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'Credible Philosophers' Attribute Consciousness to Inanimate Objects Like Rocks and Tableware

Stack Of Stones On The Top Of A Mountain

The belief that inanimate objects, like rocks and tableware, contain consciousness is quickly picking up steam among respected philosophers and scientists.

As science and philosophy crash against the problem of human consciousness, many are embracing a philosophy called panpsychism. Speaking to Quartz, Phillip Goff, a philosophy professor at Central European University in Budapest, says that panpsychism holds out the belief that,

Consciousness is a fundamental feature of physical matter; every single particle in existence has an “unimaginably simple” form of consciousness, says Goff. These particles then come together to form more complex forms of consciousness, such as humans’ subjective experiences. This isn’t meant to imply that particles have a coherent worldview or actively think, merely that there’s some inherent subjective experience of consciousness in even the tiniest particle.

The author of the Quartz article, Olivia Goldhill, asserts that "consciousness permeates reality. Rather than being just a unique feature of human subjective experience, it’s the foundation of the universe, present in every particle and all physical matter." She then goes on to point out, "This sounds like easily-dismissible bunkum, but as traditional attempts to explain consciousness continue to fail, the 'panpsychist' view is increasingly being taken seriously by credible philosophers, neuroscientists, and physicists, including figures such as neuroscientist Christof Koch and physicist Roger Penrose."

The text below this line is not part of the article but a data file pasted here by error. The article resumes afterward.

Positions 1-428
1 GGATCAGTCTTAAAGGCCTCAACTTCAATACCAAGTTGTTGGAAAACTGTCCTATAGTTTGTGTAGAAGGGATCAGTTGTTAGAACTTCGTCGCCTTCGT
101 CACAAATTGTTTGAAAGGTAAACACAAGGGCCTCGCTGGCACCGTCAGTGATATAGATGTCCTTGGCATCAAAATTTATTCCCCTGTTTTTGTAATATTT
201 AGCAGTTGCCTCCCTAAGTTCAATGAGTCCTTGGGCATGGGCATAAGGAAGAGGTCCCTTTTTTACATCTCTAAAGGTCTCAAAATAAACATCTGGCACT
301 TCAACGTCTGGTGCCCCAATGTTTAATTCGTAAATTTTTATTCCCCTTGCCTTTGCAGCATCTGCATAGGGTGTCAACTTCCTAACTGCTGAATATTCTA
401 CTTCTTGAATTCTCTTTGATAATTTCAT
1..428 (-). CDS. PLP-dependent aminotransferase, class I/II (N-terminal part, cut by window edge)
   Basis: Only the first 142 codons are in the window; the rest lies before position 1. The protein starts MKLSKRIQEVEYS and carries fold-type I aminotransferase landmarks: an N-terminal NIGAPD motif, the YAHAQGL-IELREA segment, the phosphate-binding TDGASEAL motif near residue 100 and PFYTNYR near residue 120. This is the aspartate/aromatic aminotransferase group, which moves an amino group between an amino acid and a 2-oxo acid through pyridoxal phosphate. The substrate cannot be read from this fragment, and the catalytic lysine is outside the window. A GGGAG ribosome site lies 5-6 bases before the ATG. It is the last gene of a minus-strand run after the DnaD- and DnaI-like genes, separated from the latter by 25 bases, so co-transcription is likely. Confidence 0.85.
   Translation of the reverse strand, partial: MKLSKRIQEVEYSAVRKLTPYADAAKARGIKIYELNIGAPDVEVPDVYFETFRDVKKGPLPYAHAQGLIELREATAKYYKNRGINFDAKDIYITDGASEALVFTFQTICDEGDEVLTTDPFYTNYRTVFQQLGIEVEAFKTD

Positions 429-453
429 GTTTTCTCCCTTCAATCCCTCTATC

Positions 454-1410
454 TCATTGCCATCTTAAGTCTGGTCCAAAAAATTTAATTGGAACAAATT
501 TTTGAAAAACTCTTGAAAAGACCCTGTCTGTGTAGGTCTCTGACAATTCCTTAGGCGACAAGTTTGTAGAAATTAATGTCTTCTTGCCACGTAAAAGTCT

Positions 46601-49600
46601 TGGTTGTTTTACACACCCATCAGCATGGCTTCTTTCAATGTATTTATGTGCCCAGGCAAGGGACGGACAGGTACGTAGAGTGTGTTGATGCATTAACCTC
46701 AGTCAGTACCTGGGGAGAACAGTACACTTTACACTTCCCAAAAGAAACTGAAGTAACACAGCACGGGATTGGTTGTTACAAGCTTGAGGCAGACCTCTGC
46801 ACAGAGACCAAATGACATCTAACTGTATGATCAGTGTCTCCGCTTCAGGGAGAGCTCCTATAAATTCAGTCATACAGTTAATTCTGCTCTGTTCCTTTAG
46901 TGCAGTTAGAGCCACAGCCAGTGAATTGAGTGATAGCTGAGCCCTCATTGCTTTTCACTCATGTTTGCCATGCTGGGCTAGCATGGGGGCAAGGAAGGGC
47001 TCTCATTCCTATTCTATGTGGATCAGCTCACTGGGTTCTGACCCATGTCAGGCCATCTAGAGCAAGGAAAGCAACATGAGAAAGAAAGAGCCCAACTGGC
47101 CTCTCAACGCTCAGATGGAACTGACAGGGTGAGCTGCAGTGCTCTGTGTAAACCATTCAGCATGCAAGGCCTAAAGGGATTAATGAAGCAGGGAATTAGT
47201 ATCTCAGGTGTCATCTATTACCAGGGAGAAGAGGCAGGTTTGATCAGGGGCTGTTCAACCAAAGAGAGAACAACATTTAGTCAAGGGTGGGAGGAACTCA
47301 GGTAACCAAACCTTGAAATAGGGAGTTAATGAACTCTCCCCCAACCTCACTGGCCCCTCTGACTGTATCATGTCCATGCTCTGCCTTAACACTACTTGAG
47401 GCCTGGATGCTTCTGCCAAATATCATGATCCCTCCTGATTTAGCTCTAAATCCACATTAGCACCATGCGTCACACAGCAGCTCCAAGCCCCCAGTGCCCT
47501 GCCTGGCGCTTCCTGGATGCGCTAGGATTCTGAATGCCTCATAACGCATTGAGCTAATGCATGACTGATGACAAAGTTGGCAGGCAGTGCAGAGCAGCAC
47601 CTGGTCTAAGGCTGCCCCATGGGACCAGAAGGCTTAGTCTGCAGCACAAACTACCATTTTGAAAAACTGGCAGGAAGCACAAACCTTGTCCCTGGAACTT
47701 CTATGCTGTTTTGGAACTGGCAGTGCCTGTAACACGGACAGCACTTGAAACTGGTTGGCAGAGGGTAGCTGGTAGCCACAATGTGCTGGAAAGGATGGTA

The problem for these "credible philosophers, neuroscientists, and physicists" who take panpsychist seriously is, as Goldhill points out, "The materialist viewpoint states that consciousness is derived entirely from physical matter. It’s unclear, though, exactly how this could work." She cites philosophy professor David Chalmers who noted, "It’s very hard to get consciousness out of non-consciousness."

Materialists (anti-theists) have a problem. There is no material explanation for why humans have consciousness. According to the Catholic philosopher Edward Feser in his book Philosophy of Mind, materialists believe that "the material world is causally closed ... nothing outside it - nothing non-physical - would seem capable of having any causal influence on what happens in the universe."

Continuing, Feser hones in on the problem of human consciousness (mind) for materialists: "But then the mind ... would be incapable of having any effect on the body; and yet it seems obvious that it does."

While this is an academic discussion on one level, there is another level that directly affects our ethics. The Judeo-Christian worldview and ethics that undergird Western society have as part of their core anthropology the recognition of a distinction between humans and the rest of the creation. The dignity and worth of humans, all humans, is rooted in the fact that we are created in the image of God. Take that away, and society's ethics will drastically change. Either rocks and tableware will be afforded similar rights as humans, or humans will see our rights taken away. I mean, if there is no real ontological difference between humans and rocks, there's little reason to treat fellow humans any better than you do the unwanted rock in the middle of your flower bed.